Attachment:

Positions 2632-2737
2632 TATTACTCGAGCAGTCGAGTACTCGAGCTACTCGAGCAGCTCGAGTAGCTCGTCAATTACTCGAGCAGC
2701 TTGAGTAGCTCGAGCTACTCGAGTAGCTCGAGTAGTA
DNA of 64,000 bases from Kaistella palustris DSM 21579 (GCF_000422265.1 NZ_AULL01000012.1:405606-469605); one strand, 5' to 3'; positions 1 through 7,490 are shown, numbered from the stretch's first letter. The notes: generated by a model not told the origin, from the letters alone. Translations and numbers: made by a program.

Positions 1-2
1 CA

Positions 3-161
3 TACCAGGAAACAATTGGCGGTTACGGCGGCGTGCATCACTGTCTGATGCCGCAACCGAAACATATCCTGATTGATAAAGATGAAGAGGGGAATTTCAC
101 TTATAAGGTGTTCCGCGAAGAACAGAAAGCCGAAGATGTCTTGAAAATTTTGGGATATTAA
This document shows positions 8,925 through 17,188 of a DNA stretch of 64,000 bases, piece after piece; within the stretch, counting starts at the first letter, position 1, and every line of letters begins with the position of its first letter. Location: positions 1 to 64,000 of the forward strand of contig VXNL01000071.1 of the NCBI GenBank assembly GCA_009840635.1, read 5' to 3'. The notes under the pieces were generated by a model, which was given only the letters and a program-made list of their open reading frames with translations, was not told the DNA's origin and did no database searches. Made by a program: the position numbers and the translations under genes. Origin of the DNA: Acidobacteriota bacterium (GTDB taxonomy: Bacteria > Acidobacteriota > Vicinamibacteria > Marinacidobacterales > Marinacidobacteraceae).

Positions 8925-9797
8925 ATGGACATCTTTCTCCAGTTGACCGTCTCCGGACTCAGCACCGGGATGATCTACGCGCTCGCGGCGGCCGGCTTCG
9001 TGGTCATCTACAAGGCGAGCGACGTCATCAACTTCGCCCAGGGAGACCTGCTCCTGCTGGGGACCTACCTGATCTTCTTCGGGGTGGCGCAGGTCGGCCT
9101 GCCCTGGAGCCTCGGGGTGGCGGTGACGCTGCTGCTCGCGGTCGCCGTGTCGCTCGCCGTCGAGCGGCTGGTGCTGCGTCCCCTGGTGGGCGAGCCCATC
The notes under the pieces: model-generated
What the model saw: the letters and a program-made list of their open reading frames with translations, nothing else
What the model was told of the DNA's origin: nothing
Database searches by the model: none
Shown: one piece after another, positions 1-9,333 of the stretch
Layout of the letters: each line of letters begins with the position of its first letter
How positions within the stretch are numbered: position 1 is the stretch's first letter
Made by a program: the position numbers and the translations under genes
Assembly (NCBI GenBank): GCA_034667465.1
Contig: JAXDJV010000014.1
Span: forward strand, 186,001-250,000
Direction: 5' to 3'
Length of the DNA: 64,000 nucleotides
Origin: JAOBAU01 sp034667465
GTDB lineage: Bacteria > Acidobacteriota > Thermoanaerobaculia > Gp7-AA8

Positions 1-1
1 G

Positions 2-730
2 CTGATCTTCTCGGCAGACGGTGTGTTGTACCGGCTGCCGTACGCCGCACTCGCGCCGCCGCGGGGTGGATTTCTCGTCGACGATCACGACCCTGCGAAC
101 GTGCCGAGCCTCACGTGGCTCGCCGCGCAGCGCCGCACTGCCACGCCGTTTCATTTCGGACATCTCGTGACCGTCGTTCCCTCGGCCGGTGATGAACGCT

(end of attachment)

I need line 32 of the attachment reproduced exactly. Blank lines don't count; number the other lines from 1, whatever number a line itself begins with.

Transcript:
Positions 2-730